On Wednesday morning, the Senate Banking Committee’s economic policy subcommittee, chaired by Senators Warren and Kennedy, will hold a hearing on the challenges and opportunities of a digital dollar. The hearing will undoubtedly retain the recent speech of Federal Reserve Governor Lael Brainard highlighted potential benefits of a U.S. Central Bank Digital Currency (CBDC), including with respect to access, inclusion and efficiency, and the next steps in the Fed’s analysis. Note also the word the week before by Sir Jon Cunliffe, Deputy Governor of the Bank of England, promising a careful and thorough assessment of the need for some form of “Britcoin” to “meet the needs of modern life”.
We agree with the thoughtful and balanced approach of these public sector leaders. This is why we have also called for a careful exploration of an American CBDC that we called it – perhaps not creatively – a “digital dollar”. And while as former regulators we believe in the prudence of considering what could go wrong with a CBDC, we believe the time has come to consider what could be right as well.
There are several possible formats for a digital dollar. We suggest the form of a token US dollar issued by the Federal Reserve, distributed through the two-tier banking system, and functioning alongside physical currency and commercial bank money (those funds that you hold electronically in your bank). It would reflect many properties of cash, but in digital form.
Instead of taking paper money from an ATM and putting it in your wallet, you can withdraw a digital dollar into a digital wallet on your smartphone. The promise of such innovation is easier access to money, lower costs, faster transactions, and improved monetary functionality and programmability.
Some are rightly concerned about the risks of a digital dollar, Britcoin, and other types of CBDCs, including their impact on fractional banking and financial stability, current payment models, global currency competition, and individual confidentiality. These concerns deserve serious consideration.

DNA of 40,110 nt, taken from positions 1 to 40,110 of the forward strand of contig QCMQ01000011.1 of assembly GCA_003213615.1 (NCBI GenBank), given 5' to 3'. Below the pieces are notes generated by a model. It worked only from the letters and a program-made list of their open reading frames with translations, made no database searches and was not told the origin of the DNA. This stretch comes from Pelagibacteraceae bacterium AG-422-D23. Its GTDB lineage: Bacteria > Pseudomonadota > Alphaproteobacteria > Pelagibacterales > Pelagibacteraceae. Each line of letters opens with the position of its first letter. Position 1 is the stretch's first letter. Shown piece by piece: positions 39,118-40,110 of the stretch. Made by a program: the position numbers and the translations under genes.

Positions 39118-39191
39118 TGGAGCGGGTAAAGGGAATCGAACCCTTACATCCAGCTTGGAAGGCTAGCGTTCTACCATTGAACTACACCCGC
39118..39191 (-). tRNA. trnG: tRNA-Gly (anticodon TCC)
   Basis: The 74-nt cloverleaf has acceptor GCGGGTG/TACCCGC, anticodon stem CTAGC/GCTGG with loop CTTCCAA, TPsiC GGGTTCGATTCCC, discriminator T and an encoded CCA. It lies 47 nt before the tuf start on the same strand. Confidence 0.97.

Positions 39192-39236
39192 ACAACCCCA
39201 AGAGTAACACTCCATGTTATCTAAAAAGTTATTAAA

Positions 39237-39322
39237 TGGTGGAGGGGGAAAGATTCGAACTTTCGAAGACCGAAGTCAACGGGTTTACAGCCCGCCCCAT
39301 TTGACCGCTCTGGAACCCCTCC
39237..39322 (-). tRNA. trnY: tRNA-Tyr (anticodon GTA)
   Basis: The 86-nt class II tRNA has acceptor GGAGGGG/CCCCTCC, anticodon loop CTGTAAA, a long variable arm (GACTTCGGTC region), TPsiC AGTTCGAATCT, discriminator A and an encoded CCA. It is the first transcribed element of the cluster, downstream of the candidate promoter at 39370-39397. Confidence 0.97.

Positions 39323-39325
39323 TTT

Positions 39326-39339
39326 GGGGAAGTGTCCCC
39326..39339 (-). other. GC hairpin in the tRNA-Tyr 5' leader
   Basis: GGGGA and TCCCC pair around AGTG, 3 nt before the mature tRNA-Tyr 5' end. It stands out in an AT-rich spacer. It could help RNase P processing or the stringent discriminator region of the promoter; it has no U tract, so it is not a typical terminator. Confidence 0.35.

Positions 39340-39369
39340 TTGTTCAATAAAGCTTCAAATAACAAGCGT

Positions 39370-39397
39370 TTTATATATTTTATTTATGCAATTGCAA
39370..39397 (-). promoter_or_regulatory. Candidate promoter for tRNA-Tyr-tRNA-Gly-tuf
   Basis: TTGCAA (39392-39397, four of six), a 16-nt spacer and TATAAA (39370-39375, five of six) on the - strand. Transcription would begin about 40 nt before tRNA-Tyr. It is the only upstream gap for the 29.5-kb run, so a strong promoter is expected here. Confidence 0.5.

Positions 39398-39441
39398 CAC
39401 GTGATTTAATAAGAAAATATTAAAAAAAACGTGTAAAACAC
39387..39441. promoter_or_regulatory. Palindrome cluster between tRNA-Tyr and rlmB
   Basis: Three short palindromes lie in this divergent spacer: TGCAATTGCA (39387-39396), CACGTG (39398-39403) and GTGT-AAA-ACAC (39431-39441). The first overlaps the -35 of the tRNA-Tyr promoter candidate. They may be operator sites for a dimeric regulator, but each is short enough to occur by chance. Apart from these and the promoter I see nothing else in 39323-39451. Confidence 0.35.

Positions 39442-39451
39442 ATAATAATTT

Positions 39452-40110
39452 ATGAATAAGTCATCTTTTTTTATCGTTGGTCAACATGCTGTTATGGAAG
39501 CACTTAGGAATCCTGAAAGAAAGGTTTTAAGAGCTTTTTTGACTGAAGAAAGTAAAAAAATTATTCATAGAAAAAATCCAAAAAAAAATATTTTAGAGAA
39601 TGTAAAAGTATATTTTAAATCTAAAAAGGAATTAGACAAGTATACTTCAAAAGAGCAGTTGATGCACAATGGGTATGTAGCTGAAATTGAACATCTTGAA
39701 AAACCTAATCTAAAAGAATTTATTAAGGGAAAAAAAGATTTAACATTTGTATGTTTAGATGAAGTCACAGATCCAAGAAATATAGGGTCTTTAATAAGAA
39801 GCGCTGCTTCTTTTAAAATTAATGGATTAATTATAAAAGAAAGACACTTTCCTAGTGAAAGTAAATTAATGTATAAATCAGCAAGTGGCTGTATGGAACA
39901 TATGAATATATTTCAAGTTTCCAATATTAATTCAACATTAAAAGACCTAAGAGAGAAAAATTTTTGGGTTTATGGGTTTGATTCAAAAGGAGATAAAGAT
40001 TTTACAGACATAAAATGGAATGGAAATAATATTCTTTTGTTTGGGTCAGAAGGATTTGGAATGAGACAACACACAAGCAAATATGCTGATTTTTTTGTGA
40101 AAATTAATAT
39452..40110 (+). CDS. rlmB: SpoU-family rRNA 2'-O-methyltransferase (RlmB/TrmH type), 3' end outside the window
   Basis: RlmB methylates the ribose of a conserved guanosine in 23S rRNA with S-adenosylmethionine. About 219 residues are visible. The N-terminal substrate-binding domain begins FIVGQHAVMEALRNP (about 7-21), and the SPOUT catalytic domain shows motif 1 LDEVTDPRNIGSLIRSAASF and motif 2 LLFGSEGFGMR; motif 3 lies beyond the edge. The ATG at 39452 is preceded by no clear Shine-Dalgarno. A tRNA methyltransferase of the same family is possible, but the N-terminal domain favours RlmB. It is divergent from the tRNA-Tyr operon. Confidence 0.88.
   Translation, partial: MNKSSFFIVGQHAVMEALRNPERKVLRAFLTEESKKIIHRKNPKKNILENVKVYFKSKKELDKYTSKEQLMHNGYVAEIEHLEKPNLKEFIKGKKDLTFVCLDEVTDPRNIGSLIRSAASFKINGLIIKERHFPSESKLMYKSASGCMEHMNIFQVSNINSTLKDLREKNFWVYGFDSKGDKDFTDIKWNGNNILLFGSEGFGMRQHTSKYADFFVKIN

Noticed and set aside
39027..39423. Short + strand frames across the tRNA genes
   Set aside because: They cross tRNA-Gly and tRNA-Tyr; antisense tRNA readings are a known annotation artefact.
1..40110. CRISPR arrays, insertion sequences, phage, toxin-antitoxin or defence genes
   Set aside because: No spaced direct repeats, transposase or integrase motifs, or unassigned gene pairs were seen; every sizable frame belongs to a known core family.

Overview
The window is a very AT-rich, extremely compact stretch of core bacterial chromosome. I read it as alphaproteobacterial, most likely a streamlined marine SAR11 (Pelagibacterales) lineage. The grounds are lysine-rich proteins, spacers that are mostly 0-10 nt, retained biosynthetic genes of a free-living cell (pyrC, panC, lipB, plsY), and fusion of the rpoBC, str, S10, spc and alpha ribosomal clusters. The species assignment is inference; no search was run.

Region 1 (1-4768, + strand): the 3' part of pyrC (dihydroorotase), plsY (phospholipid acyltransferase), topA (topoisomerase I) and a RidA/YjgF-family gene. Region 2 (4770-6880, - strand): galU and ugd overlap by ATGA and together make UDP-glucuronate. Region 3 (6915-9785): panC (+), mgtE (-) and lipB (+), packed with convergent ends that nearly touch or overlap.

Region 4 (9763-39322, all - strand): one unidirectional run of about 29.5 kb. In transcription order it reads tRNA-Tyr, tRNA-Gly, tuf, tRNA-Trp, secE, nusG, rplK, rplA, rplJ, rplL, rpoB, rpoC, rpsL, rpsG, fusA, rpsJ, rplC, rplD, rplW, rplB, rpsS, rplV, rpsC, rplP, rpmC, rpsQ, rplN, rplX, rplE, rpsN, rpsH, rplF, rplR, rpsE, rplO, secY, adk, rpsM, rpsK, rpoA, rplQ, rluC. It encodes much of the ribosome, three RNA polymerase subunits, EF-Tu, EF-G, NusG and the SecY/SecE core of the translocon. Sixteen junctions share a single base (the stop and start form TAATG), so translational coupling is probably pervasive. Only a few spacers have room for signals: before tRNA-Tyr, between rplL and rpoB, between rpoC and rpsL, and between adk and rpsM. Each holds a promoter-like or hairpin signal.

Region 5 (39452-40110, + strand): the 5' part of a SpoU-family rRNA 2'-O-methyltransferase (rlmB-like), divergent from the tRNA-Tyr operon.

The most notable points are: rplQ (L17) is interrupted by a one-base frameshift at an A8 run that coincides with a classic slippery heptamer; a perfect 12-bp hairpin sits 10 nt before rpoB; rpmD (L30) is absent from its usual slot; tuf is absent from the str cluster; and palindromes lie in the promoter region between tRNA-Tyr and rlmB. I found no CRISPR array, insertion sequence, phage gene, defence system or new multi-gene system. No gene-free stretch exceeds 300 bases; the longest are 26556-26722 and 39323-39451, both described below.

Yet, for a moment, let’s think about what might be going on.
First, when it comes to financial stability, there are concerns that the digital dollar may decrease money being held in commercial banks. But, what if the opposite happened? what if After money is transferred into the financial services industry, especially if previously unbanked or underbanked people transfer digital dollars to financial accounts due to the new ease of doing so?
Many young people connected to digital and underserved populations are reluctant to set foot in a bank branch to transfer physical money to a new account. Mobile devices and “bank-lite” digital wallets may well provide attractive access ramps to banking services offering interest on deposits and public insurance. And knowing that one has the ability to easily convert money from commercial banks back to digital dollars would not only provide convenience, but perhaps make it less likely to do so in the event of a panic.
Second, there are concerns that a digital dollar could negatively impact current business models for payments. But what if it lowers payment transaction costs, benefiting consumers and small businesses that currently pay higher fees to process electronic payments? What if such transactions provided instant settlement, reducing the cash flow stress that plagues small businesses and consumers with expensive overdrafts and other fees? What if the economic benefit of increased activity that CBDCs encourage extends economic opportunity, choice and productivity?
Third, some argue that the status of the US dollar as the world’s primary reserve currency is well established and does not require any further innovation. But what if digitization further strengthens the dollar and, indeed, other trusted reserve currencies, with new features and ease of use, while preserving some esteemed competitive advantages: stability, support a robust and strong economy, good governance, openness and the rule of law? And as monetary innovation becomes more and more in demand by global consumers, isn’t it better that the preferred instruments are those issued by strong and robust democracies?
Finally, many are rightly concerned about privacy and mass surveillance with the CBDC. Trends in monitoring existing forms of money are already moving in perilous directions as massive and centralized systems based on accounts managed by governments and business entities gain momentum, while use of physical species is declining globally. But what if CBDCs issued by democratic governments offered citizens the opportunity to insist that traditional free society norms and privacy rights be embedded in a digital form of public money? What if constitutional, legal, and due process limitations on government access to financial data help better secure the privacy of individuals with a CBDC and sustain the competitive advantages held by major reserve currencies?
Caution, prudence and thoughtfulness are most appropriate when considering new transformative technologies. Likewise, however, think about what happens if things go well. There is only one way to find out. Only real world pilots can test the upward pressure and assess the downside. The future of money demands no less.
Mr. Giancarlo is Senior Legal Counsel at Willkie Farr & Gallagher, Former Chairman of the US Commodity Futures Trading Commission (CFTC) and Co-Founder of the Digital Dollar Project. Mr. Gorfine is the former innovation director of the US CFTC, adjunct professor at Georgetown University Law Center and co-founder of the Digital Dollar Project.